Traps and Dogs
With many wolf trapping seasons open, and many bird hunters taking to the field in the fall, bird hunters and other people recreating with off-leash dogs are reminded to avoid traps and be prepared to act quickly in the event their hunting or hiking companion becomes trapped.
Most traps and snares are simple in design and easy to operate if you know what to do. Some of the larger foothold and body-gripping traps can be challenging because they require more effort to open, but the principles are the same.
Idaho Fish and Game provides information on how to spot and avoid traps, and what to do if a pet gets caught. Both videos and brochure are available online.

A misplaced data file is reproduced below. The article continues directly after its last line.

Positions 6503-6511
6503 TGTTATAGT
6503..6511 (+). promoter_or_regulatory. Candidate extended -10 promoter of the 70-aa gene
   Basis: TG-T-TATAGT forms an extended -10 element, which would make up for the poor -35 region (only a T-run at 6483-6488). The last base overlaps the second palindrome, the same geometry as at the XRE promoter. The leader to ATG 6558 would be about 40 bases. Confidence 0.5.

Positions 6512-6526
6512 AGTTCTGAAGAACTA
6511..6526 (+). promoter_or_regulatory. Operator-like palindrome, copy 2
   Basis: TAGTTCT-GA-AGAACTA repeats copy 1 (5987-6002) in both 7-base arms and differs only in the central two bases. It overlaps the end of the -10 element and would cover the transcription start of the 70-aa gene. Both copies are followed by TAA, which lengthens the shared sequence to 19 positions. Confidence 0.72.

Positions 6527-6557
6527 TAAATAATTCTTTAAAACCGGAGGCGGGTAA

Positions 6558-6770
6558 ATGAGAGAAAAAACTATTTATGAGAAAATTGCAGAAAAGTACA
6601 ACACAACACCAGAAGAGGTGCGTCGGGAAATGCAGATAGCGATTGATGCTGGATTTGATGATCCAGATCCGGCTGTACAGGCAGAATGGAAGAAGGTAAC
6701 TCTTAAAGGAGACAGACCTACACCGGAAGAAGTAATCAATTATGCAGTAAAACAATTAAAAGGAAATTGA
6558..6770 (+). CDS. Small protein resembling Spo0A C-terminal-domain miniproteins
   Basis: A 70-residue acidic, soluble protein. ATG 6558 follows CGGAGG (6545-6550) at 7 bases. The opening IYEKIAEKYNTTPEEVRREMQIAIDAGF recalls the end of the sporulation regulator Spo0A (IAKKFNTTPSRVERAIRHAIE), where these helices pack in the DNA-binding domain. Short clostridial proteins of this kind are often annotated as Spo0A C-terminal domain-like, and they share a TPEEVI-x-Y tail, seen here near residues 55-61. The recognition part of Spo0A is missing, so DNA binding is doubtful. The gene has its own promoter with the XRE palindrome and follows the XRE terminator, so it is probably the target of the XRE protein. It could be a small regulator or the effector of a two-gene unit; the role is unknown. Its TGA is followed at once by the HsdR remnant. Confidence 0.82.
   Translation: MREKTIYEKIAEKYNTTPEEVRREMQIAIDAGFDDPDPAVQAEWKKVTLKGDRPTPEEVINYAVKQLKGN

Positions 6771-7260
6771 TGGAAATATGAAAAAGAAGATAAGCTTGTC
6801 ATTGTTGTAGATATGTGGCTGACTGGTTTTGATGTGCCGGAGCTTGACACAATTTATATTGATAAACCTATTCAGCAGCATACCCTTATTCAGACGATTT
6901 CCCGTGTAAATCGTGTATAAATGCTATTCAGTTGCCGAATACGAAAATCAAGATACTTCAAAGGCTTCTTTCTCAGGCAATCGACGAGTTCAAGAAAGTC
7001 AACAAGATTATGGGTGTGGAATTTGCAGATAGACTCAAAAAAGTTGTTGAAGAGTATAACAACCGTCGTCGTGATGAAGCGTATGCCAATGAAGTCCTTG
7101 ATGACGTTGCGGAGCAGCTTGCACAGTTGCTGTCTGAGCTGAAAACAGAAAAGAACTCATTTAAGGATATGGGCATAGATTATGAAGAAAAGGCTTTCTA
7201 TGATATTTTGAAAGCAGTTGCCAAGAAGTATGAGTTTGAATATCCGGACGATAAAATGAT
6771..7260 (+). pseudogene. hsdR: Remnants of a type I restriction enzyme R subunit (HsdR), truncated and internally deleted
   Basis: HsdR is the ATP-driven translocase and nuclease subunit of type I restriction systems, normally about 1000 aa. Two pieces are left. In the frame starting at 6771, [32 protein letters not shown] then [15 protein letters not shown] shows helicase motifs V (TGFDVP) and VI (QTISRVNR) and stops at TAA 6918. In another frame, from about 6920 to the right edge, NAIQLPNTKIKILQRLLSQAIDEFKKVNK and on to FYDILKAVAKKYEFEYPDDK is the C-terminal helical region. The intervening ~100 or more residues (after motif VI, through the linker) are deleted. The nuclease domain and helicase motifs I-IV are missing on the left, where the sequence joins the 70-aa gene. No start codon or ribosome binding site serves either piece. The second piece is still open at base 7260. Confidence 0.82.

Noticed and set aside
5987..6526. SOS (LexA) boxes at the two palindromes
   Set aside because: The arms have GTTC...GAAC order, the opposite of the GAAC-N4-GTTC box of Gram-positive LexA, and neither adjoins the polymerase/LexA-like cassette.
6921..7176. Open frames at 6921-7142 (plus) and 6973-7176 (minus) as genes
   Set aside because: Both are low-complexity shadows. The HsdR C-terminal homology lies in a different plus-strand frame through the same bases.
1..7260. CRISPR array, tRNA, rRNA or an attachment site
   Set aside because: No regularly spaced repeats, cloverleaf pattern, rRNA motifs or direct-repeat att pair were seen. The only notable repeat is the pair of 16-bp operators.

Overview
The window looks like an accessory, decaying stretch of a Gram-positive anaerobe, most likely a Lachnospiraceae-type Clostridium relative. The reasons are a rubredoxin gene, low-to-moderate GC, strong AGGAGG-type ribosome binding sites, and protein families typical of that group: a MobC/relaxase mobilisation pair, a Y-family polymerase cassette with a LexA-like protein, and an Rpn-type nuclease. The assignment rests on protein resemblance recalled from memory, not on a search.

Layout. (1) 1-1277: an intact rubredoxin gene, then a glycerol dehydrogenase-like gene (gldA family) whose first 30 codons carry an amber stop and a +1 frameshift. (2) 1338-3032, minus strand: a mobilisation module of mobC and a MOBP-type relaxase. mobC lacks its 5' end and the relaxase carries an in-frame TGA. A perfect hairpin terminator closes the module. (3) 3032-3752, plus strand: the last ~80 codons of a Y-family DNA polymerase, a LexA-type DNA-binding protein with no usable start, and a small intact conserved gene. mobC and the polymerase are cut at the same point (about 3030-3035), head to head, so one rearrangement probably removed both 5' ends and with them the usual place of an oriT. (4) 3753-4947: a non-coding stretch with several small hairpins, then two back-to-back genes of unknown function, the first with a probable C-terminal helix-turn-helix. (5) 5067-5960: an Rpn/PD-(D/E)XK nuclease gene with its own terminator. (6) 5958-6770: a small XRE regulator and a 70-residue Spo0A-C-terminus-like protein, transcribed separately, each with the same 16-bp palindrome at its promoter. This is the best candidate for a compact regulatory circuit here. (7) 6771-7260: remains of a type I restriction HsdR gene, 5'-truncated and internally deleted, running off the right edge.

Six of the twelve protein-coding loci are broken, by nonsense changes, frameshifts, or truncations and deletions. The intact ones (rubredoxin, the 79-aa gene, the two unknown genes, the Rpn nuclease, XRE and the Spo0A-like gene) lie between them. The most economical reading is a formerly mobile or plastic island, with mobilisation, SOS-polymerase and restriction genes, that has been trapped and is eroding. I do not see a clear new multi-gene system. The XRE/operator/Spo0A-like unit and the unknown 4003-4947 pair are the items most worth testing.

While traps and snares are rarely encountered by bird hunters, many areas in Idaho have trapping seasons that overlap with upland game bird seasons.
To determine if and when trapping seasons are open in the area they are hunting, upland bird hunters can find updated wolf trapping season dates, and other furbearer trapping season dates by contacting local fish and game officials. Trappers are advised to avoid conflicts by closely following all rules and regulations, including not setting traps close to popular trails, trailheads or areas where people commonly frequent. Trappers are also encouraged to post warning signs near their trap lines to inform recreationists that traps or snares are in the area